“Angie Tribeca”

Considering the abundance of crime-based shows on American television, it seems almost implausible that networks keep creating more. In fact, most of these programs, such as “CSI” and “Law & Order,” are so common and similar that their closed narrative storylines, suspenseful plots and tough as nails protagonists have become predictable tropes. With TBS’s newest comedy “Angie Tribeca,” these shows receive the ultimate satirical treatment, though its conflicting cleverness and stupidity come with some repercussions.  

Created by Steve Carell (“The Big Short”) and his wife Nancy Carell (“Bridesmaids”), “Angie Tribeca” is an ordinary buddy cop show disguised as a surreal, absurdist parody more in the vein of “The Naked Gun” and “Police Squad!” than “Brooklyn Nine-Nine.” It matches the traits of any other crime show, from the cookie-cutter characters to the over-the-top cases. The only difference is “Angie Tribeca” is incredibly self-aware of its own exaggerated nature and offers several obvious references to crime clichés, such as its title sequence: a dizzyingly, fast-paced montage backed by the sound of a screaming man.

But while “Angie Tribeca” can be overwhelmingly droll at times, it contains a plethora of brilliant attributes, especially with Rashida Jones as its winning lead. Taking off from her role as Ann Perkins on NBC’s critically acclaimed “Parks & Recreation,” Jones plays the title character, a no-nonsense female cop archetype who retains both an unwavering conviction to seek justice and a wacky personality. Think Olivia Benson from “Law & Order: SVU,” but younger and sillier. Her partner is Jay Geils (Hayes MacArthur, “She’s Out of My League”), a handsome male cop archetype who is also just as strange and committed to fighting crime as Tribeca. The two bring down bad guys together and form a friendly, ambiguous relationship, which is typical of most crime shows. Regardless of how easily they draw from other leading roles in crime shows, Jones and MacArthur have actual great comedic and romantic chemistry.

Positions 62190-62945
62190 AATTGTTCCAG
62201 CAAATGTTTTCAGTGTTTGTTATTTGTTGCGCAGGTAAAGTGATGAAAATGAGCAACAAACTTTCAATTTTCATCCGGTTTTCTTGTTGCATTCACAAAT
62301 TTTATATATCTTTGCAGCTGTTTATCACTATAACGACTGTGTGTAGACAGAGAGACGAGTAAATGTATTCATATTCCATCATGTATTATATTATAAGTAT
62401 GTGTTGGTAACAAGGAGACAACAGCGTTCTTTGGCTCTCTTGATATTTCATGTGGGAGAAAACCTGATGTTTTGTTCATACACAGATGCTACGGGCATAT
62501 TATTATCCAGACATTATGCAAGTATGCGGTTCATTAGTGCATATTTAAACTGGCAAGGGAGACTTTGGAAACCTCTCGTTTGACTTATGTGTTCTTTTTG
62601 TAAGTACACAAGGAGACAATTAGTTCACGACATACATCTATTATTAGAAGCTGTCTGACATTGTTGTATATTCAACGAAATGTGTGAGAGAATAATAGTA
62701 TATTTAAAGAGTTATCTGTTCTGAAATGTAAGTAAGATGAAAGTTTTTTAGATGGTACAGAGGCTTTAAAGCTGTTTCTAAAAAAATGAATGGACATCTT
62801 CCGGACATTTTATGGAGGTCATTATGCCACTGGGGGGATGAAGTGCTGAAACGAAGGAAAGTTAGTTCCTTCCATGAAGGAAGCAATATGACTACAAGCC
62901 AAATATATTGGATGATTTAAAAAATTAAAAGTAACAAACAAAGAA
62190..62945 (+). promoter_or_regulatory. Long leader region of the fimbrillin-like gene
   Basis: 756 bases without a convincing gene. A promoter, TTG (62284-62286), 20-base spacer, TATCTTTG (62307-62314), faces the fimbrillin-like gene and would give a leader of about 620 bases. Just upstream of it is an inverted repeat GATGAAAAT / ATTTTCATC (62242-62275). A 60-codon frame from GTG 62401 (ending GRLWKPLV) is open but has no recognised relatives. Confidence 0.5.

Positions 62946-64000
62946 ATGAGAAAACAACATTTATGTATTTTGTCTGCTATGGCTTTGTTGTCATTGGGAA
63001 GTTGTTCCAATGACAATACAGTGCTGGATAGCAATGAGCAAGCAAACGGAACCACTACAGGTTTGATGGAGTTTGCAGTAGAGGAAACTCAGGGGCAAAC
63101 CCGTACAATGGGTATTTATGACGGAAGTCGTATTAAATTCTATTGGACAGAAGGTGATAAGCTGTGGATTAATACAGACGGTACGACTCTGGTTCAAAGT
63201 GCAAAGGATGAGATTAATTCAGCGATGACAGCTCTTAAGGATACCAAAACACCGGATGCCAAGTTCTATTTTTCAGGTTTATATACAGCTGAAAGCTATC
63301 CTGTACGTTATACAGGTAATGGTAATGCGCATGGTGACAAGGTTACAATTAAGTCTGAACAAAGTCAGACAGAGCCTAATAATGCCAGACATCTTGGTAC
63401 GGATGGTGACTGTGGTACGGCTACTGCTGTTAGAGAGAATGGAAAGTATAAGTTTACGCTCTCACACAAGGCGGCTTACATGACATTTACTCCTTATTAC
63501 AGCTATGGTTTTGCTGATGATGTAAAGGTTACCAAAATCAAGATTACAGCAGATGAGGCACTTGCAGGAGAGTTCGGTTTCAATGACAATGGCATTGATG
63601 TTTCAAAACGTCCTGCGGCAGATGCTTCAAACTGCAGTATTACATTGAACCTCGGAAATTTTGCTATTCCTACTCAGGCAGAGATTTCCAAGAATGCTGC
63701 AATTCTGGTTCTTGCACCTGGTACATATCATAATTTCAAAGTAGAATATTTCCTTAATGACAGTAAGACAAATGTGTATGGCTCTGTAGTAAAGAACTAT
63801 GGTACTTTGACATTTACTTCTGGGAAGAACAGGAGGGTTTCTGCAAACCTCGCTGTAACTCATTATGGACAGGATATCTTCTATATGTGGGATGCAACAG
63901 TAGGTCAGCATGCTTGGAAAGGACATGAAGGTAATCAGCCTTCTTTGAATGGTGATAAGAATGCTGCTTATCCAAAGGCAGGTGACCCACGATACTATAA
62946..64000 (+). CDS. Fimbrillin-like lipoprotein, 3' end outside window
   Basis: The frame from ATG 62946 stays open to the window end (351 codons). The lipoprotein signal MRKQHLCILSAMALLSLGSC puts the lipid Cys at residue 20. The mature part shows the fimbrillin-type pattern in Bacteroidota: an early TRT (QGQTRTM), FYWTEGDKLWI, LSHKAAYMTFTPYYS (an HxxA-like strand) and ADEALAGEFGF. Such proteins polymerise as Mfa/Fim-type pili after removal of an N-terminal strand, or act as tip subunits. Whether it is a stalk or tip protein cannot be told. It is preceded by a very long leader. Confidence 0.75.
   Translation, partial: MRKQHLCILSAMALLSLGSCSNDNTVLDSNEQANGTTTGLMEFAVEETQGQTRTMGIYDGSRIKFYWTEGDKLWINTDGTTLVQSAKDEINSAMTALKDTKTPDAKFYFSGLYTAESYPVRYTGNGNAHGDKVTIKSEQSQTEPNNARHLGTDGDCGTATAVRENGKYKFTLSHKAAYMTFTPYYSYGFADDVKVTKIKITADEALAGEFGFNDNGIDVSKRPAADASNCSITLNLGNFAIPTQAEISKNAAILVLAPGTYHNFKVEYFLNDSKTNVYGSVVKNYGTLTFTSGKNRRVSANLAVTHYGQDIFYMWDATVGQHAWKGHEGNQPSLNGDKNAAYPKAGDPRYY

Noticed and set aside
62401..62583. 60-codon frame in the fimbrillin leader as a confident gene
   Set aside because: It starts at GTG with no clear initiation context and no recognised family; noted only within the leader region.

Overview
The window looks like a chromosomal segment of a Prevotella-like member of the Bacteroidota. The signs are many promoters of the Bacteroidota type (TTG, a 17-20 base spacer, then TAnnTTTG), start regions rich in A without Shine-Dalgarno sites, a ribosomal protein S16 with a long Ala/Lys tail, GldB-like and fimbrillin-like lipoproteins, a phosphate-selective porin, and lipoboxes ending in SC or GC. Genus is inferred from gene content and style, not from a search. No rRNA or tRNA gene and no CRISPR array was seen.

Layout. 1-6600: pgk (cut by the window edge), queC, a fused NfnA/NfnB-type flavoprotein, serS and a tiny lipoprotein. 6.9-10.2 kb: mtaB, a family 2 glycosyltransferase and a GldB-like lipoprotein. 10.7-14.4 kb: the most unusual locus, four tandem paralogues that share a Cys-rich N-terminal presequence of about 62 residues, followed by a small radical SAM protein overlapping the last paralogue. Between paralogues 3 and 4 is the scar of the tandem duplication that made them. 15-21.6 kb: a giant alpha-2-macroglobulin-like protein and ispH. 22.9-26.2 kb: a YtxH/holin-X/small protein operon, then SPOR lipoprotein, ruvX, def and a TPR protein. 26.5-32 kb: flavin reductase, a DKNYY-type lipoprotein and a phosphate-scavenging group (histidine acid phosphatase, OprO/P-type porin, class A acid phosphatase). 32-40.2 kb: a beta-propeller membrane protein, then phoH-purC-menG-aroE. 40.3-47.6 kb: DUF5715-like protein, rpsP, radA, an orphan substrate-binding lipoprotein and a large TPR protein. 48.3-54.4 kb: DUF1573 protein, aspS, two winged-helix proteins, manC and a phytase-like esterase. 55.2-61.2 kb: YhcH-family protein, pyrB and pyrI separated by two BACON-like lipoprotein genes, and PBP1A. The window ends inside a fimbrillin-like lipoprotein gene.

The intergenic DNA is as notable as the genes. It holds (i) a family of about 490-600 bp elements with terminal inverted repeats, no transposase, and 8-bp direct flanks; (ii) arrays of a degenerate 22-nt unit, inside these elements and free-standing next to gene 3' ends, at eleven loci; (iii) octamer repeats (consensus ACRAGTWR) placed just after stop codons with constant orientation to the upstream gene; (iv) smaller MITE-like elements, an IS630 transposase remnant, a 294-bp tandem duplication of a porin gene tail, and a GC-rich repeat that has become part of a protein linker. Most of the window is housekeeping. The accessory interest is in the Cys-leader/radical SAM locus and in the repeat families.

Like its two leads, most of the characters in “Angie Tribeca” poke fun at crime show stereotypes, but have their own distinctively odd quirks. Jere Burns (“Justified”) is the hard-around-the-edges LAPD lieutenant Chet Atkins; Alfred Molina (“Love Is Strange”) plays the LAPD’s forensics pathologist Dr. Edelweiss, who starts out each episode physically disabled and then seems perfectly fine in the end; Deon Cole (“Black-ish”) is DJ Tanner, a fierce cop with a German shepherd sidekick. Along with the cast is an exhaustingly talented list of cameos that includes Lisa Kudrow (“Friends”), James Franco (“Palo Alto”), Adam Scott (“Parks & Rec”), Sarah Chalke (“Scrubs”) and beloved ventriloquist Jeff Dunham (“Dinner for Schmucks”).

“Angie Tribeca” ’s reliance on satirizing conventions of crime shows is both its biggest strength and weakness. Many of the show’s gags are hysterical and gut-busting, though they can easily become tiresome after watching them over and over again. A perfect example is a recurring visual gag of the Ford logo in the pilot episode, which appears in every scene with a Ford car and even some scenes that don’t. The overtly obvious product placement seems funny, but it’s like repeating the same joke every five minutes — it may sound hilarious at first, but when told too many times, it’s essentially beating a dead horse. Of course, that’s not to say that there aren’t moments of fantastic wit, the strongest being its spoof of classic crime show conventions, such as dramatic flashbacks, over-the-top action sequences and insanely wild cases. One delves into the mysterious death of a wedding cake baker and another investigates the missing painting of a thumb.

Instead of using the conventional week-by-week episode format, TBS showed the entire first season of “Angie Tribeca” in a back-to-back marathon. Though it made for an interesting marketing move, the show is much easier to watch in smaller doses. At its worst, “Angie Tribeca” is an aggravating half-hour comedy that’s too repetitive for its own good. But at its best, “Angie Tribeca” is an intelligent, amusing satire that boasts a view on how the crime genre can be both captivating and utterly outrageous.

Grade: B

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